The cheetah was where the line got blurry. While Borrego’s team was divided between death and seriously-injured-but-alive, Maruping-Mzileni thought a cheetah fell into the punchable category, thanks to its skittish nature.

Anything larger than that? Cougar, leopard, jaguar, tiger?

“Death. 0/10 do not recommend punching these cats. If you live, it is because the cat was too astounded at your audacity.”

The full article has a bunch more stuff on lion behaviour and is a delight:

Would It Really Work to Punch a Lion in the Face? What If You’re Idris Elba?
We asked some appalled zoologists.

Iron fence being cast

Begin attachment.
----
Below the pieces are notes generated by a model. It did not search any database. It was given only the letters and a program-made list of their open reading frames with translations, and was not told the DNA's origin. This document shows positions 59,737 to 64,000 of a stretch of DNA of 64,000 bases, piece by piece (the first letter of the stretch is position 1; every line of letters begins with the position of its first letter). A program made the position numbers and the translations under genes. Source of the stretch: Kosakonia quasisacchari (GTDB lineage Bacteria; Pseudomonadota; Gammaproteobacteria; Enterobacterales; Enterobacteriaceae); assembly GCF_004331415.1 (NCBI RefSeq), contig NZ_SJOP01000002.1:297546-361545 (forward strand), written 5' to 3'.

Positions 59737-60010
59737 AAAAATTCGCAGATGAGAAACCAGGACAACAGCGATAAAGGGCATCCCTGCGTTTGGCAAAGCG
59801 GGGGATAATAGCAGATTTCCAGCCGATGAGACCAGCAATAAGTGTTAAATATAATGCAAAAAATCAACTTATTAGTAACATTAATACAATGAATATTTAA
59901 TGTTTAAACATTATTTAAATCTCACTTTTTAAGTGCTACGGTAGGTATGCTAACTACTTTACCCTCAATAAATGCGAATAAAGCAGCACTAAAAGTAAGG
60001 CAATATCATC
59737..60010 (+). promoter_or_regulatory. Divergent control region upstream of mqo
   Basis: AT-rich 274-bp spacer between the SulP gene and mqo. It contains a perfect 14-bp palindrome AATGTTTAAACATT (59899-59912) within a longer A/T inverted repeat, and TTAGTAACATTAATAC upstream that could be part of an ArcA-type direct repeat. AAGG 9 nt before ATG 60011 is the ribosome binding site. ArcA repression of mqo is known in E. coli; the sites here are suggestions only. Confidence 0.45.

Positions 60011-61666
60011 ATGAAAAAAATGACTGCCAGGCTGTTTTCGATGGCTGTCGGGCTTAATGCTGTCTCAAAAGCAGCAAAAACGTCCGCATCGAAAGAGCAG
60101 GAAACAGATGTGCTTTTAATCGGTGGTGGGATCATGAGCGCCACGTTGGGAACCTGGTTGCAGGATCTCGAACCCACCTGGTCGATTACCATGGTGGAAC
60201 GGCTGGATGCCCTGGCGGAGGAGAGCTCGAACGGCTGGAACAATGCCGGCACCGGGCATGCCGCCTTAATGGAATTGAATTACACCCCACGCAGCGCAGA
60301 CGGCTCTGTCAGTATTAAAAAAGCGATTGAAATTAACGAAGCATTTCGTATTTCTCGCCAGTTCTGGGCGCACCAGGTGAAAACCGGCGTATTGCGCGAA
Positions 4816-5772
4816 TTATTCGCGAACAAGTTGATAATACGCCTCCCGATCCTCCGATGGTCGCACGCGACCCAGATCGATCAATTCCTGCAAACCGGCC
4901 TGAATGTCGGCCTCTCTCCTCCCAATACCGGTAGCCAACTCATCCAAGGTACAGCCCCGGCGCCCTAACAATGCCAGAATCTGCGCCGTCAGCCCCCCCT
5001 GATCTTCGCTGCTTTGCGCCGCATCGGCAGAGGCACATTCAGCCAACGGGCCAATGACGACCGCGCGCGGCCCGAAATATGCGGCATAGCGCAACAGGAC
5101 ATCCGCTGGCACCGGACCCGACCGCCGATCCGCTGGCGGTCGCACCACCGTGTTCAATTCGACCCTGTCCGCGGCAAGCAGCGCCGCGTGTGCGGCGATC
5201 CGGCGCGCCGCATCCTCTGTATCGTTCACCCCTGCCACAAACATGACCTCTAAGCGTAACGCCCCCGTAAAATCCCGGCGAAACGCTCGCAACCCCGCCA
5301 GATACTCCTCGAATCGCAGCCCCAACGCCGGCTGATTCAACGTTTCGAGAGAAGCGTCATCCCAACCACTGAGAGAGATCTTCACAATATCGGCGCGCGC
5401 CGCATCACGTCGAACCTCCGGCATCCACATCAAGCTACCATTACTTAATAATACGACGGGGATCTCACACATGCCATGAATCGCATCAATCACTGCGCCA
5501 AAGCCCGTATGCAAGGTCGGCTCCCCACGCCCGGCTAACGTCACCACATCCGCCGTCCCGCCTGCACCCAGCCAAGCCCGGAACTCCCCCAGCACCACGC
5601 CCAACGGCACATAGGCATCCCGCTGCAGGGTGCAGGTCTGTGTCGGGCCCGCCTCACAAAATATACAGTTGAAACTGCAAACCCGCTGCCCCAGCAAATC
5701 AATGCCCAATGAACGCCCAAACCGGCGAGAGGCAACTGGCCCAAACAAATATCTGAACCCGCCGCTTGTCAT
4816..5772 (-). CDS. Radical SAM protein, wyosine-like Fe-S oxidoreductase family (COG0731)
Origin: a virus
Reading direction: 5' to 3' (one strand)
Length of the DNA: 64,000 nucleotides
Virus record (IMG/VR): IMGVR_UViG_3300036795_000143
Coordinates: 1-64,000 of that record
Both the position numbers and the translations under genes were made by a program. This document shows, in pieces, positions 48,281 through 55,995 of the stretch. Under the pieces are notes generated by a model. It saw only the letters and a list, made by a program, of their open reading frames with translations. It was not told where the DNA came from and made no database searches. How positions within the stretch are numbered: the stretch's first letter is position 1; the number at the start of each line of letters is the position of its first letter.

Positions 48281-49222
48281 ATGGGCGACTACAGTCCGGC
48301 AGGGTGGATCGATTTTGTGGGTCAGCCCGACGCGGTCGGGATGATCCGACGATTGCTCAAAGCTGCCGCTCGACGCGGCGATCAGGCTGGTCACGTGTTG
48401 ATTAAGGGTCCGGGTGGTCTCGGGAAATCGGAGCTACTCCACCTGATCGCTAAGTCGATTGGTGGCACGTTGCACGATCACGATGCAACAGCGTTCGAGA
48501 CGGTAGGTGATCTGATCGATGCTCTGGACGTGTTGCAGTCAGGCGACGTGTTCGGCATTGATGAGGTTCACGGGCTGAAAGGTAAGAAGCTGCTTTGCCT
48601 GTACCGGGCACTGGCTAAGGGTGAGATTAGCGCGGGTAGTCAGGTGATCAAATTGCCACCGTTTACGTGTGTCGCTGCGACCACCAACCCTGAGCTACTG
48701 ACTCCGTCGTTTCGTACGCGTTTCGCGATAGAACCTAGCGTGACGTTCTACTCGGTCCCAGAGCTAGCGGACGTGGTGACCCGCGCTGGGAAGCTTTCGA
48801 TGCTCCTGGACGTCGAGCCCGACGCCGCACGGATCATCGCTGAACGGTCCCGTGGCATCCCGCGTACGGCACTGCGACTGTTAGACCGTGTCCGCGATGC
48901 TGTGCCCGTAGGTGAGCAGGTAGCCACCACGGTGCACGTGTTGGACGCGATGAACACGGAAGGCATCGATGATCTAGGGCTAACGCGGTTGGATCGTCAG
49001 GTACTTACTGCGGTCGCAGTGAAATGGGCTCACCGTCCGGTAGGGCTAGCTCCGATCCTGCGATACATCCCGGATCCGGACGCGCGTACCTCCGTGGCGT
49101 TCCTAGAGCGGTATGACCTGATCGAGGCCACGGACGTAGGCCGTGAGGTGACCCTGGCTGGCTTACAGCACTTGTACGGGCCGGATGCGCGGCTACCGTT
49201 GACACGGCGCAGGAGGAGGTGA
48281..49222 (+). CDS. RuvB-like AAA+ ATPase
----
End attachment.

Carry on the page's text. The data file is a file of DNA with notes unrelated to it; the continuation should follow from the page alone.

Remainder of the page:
It's just very pretty and arcane.

Unsolicited Advice

Page-load distraction! Aha!

A tiny thing, but it helped me. Someone mentioned that one of the many distraction traps – risky moments, I guess, for when you're trying to focus – is when a webpage (that you're supposed to be looking at) is loading. Because if takes basically any time at all, I alt-tab automatically out of boredom and look at something else. I didn't even really realise I was doing this until I read about it. And of course once you're on the new tab, there's all kinds of reasons you might not instantly go back to your intended tab once it's loaded.

Fix 1: Honestly just knowing you do it helps a lot. Because you CAN tolerate 2 seconds of boredom, you don't really need strategies to make that 2 seconds fascinating, you just need to go "page loading I will stare at the boring page and not alt-tab away / look at my phone, great it's done".

Fix 2: Keep a fidget toy near your computer. (Or hair band or clicky-pen or whatever.)